IATP’s research on industrial livestock production in China found that:
We may not see it in the mainstream news, but we surely see the costs to our communities—corporate spending in food and farm politics has detrimental effects on our health, environment, our farmers and local economies. We know that many of the efforts in the food and farm justice movement run head on into barriers in a political system that has been bought out by big agribusiness and food companies for their own benefit. This brings us to a hard truth - we won’t change the food and farm system until we change our political system.
The good news is that a growing number of different movements are joining together to demand change. More than 120 groups have agreed that pushing for reform policies reflected in a set of Unity Principles will make our democracy (and, as a result, all the organizations’ work) more effective. The priorities outlined in the Principles are seeing some success in practice. And since polls show that a striking majority of Americans think there is too much corporate money and influence in politics, these reform strategies are making headway.
Here are some of the efforts to reform our political system that fair and sustainable food and farm advocates should get behind:
Overturning Citizens United
The 2010 Supreme Court decision Citizens United opened the floodgates for corporate spending in elections. To challenge Citizens United:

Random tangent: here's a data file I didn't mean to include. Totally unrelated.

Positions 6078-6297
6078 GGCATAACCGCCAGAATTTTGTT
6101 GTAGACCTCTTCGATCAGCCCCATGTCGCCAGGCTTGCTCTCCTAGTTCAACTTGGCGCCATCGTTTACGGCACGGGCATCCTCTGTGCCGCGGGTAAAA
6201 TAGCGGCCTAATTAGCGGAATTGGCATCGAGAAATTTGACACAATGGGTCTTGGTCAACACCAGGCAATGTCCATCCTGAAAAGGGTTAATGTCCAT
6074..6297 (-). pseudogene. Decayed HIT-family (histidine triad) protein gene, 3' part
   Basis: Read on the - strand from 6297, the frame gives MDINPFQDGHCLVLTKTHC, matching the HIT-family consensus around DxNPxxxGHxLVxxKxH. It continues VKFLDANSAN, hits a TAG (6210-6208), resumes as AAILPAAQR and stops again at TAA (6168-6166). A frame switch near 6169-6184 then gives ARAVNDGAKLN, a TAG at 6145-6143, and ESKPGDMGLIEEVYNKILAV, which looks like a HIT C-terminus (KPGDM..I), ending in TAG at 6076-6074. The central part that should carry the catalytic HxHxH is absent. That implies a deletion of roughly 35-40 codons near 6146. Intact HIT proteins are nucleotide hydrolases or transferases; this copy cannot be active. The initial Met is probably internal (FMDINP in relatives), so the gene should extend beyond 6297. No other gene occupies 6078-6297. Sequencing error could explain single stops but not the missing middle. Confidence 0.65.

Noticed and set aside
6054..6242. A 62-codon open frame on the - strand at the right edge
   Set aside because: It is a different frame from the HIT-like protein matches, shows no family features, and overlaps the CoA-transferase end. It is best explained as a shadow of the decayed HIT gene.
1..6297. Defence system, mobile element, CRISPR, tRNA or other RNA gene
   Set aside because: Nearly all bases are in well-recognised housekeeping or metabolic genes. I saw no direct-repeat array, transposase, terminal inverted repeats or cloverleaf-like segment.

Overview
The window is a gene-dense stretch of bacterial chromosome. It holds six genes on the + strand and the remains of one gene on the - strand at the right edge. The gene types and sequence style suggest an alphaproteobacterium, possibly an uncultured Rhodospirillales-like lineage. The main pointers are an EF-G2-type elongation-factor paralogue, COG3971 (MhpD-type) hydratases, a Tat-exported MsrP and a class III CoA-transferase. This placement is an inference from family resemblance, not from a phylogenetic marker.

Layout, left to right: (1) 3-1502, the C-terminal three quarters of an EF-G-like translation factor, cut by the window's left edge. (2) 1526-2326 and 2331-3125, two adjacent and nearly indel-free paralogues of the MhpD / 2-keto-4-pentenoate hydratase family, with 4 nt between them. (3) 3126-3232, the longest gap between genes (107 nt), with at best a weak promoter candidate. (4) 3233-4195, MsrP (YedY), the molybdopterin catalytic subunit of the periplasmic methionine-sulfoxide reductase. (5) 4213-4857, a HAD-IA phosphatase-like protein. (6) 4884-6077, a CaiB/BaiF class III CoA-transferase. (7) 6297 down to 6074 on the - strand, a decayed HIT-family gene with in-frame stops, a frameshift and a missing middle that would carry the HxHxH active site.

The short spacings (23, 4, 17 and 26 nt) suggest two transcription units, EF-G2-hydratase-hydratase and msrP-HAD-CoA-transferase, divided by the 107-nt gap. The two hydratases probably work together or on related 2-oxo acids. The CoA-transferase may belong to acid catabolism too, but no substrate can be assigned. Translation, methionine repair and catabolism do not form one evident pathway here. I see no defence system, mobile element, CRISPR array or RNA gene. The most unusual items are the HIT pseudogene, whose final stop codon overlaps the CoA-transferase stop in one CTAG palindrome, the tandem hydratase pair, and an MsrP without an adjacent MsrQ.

The addition of nanomaterials in food, food packaging and other food contact surfaces, is moving so quickly that regulators and even businesses cannot keep up. That’s why today, IATP and partners have released a fact sheet and policy statement for businesses on how they should deal with food nanotechnology products, whether they are in the research and development phase or are in the marketplace.
According to a Center for Food Safety internet based survey, atomic to molecular size nano-silver particles have been incorporated into more than 100 food and food-related products on the market without government regulation or pre-market safety testing.
IATP has been a co-plaintiff in lawsuits litigated by the International Center for Technology Assessment (ICTA) to compel the Food and Drug Administration and the Environmental Protection Agency (in December 2014) to regulate and to pre-market safety testing of nanomaterials and nanotechnologies in products under their authority. Thus far, the legal actions have failed to achieve their objectives. What else can be done to protect public and environmental health?
Last week, a landmark event took place in Mali. International movements of small‐scale food producers and consumers, including peasants, indigenous peoples and communities (together with hunter and gatherers), family farmers, rural workers, herders and pastoralists, fisherfolk and urban people from around the world gathered at the Nyéléni Center in Sélingué, Mali from February 24 to 27, to reach a common understanding of agroecology as a key element of Food Sovereignty. The participants developed joint strategies to promote agroecology and to defend it from co‐optation.
Together, these diverse constituencies produce some 70% of the food consumed by humanity. They are the primary global investors – in terms of labor, time, and their knowledge of the food system practices – in agriculture, as well as the primary providers of jobs and livelihoods in the world. In 2002, at the Forum for Food Sovereignty in Nyéléni, these movements came together to strengthen their alliances and to expand and deepen their understanding of Food Sovereignty. Since then, the Food Sovereignty movement has come a long way, as a banner of joint struggle for justice, and as the larger framework for Agroecology. (See IATP paper on Scaling Up Agroecology)